Books of Interest
Burning Country: Syrians in Revolution and War
By Robin Yassin-Kassab and Lelia Al-Shami; published January, 2016; available in hardcover, paperback and Kindle editions
Burning Country explores the horrific and complicated reality of life in present-day Syria with unprecedented detail and sophistication, drawing on new first-hand testimonies from opposition fighters, exiles lost in an archipelago of refugee camps, and courageous human rights activists among many others. These stories are expertly interwoven with a trenchant analysis of the brutalization of the conflict and the militarization of the uprising, of the rise of the Islamists and sectarian warfare, and the role of governments in Syria and elsewhere in exacerbating those violent processes.” The Nation says,” Burning Country avoids the easy indulgence of indignation; instead, it elicits the voices of many different Syrians involved in the uprising, acknowledging their suffering as well as their courage, intelligence, and humanity, while explaining the terrible choices that have been forced on them.
A Deadly Misunderstanding: Quest to Bridge the Muslim/Christian Divide
By Ambassador Mark Siljander; in paperback; published June, 2016; available from Amazon in paperback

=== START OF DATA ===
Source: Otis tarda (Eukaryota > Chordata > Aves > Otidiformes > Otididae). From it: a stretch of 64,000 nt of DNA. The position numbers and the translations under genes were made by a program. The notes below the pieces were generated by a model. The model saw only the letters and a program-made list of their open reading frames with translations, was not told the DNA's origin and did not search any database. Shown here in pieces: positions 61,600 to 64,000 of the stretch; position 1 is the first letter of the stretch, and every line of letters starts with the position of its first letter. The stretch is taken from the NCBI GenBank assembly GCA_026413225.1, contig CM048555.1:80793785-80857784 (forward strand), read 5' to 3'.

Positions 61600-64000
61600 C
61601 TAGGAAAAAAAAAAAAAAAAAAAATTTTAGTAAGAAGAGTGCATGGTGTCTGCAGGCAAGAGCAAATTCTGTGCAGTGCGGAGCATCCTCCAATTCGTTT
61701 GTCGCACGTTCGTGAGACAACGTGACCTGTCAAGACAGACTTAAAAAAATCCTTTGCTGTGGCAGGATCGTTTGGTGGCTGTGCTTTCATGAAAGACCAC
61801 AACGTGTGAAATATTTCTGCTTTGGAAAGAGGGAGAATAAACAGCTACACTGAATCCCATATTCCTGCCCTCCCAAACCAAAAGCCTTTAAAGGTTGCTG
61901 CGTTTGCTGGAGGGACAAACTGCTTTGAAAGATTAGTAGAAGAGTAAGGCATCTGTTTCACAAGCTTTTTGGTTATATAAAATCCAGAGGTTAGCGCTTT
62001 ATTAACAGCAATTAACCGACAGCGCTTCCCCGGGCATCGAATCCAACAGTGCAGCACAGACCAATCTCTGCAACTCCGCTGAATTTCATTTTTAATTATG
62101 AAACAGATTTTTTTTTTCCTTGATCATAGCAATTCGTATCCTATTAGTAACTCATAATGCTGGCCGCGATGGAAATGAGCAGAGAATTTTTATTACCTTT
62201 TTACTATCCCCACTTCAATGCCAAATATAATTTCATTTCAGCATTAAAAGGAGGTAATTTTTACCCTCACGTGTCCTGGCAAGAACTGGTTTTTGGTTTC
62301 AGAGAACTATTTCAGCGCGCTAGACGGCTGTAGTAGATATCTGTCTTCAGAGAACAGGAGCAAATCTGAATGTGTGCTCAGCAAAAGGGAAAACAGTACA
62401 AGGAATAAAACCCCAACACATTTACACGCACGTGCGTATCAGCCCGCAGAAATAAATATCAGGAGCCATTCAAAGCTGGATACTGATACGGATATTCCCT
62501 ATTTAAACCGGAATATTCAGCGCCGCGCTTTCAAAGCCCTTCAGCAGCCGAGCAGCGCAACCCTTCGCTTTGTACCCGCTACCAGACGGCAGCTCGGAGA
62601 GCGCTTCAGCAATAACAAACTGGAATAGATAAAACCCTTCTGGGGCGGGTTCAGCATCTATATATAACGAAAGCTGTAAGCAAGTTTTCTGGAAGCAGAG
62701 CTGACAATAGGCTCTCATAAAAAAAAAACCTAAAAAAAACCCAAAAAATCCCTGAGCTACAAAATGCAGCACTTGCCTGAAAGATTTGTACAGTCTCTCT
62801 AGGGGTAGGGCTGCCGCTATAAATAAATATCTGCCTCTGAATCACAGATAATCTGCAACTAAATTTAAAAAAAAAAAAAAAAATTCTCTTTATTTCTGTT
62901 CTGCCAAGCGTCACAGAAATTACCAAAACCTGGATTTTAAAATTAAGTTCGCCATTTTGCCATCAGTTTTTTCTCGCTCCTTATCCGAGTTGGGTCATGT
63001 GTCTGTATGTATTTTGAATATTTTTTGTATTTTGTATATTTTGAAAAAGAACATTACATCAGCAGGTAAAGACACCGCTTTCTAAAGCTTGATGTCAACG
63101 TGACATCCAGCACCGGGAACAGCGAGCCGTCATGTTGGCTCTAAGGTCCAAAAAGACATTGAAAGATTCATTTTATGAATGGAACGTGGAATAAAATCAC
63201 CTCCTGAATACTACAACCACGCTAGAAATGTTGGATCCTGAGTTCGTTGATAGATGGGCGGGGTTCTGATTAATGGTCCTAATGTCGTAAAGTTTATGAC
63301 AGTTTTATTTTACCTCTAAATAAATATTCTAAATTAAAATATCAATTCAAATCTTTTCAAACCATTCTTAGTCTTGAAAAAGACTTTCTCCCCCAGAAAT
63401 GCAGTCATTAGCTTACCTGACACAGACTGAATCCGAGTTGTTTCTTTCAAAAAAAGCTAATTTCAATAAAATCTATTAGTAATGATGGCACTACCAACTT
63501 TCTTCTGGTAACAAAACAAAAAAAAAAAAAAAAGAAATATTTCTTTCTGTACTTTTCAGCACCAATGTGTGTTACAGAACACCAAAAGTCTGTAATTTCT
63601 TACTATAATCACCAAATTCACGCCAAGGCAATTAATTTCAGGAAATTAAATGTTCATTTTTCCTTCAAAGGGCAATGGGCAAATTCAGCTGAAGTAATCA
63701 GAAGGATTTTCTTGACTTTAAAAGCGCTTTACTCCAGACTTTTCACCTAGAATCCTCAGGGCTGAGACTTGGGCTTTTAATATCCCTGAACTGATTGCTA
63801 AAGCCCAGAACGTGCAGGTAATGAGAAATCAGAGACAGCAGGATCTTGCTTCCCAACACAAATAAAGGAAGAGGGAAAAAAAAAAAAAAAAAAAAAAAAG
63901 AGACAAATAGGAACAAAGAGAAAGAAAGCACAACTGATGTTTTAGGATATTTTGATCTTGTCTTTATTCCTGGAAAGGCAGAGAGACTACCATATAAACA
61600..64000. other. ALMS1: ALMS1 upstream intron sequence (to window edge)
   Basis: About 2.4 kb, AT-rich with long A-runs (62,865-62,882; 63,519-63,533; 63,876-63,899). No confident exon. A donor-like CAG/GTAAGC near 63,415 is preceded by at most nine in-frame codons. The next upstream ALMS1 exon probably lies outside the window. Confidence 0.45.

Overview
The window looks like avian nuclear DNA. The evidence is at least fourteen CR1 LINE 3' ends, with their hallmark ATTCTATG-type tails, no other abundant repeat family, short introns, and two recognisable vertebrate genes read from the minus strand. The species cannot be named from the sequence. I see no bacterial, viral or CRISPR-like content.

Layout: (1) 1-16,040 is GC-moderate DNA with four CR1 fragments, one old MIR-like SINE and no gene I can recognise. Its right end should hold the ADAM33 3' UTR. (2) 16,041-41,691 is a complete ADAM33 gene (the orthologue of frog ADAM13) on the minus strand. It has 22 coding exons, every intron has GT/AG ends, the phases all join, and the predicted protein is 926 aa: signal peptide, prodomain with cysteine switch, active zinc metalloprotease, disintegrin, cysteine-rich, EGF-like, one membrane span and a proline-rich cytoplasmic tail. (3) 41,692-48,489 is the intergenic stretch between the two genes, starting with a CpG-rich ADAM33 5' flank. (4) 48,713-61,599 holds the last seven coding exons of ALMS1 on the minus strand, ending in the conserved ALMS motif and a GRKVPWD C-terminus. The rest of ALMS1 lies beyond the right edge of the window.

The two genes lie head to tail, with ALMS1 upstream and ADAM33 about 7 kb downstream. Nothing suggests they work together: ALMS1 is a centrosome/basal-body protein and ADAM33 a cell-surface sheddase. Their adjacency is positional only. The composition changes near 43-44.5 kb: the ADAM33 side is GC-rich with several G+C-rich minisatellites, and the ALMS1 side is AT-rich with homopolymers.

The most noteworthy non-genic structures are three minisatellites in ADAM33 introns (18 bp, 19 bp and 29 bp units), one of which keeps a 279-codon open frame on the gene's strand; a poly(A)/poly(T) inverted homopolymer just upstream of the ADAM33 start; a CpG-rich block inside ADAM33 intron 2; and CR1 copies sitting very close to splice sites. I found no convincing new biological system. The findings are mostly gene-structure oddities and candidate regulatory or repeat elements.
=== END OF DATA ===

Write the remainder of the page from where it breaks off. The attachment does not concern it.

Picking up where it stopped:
The author shares “a spiritual and political journey that started with an in-depth linguistic study of the Bible and led to the discovery that Christianity and Islam share many base words and concepts. In his role as ambassador to the United Nations Siljander began sharing his insights on the connections between Islam and Christianity, with surprising results.”
The Dirty War on Syria: Washington, Regime Change and Resistance
By Dr. Tim Anderson; published June, 2016; Available through Global Research: store.globalresearch.ca or Amazon in paperback
“This book is a careful academic work, but also a strong defense of the right of the Syrian people to determine their own society and political system. That position is consistent with international law and human rights principles, but may irritate western sensibilities, accustomed as we are to an assumed prerogative to intervene. At times I have to be blunt, to cut through the double-speak. In Syria the big powers have sought to hide their hand, using proxy armies while demonizing the Syrian Government and Army, accusing them of constant atrocities; then pretending to rescue the Syrian people from their own government.”
Frustrated with God: A Syrian Theologian’s Reflections on Habakkuk
By Riad A. Kassis; published May, 2016; available through Amazon in paperback and Kindle editions
“The dilemma of pain and suffering has always been a subject of discussion for theologians, philosophers and ordinary people. This dilemma becomes more complicated when it is related to God’s holiness, love and mercy. Many questions come to mind when we face pain and suffering. We even become frustrated with God himself as we ask him “Why?” and “How long?” This book, that was born out of the so-called “Arab spring” particularly the Syrian crisis addresses these and other questions from the perspective of an ancient prophet called Habakkuk. Will we be able to find the right answers? Will God respond? This is what you will discover as you read this book. But I must caution you that it is not an easy one.”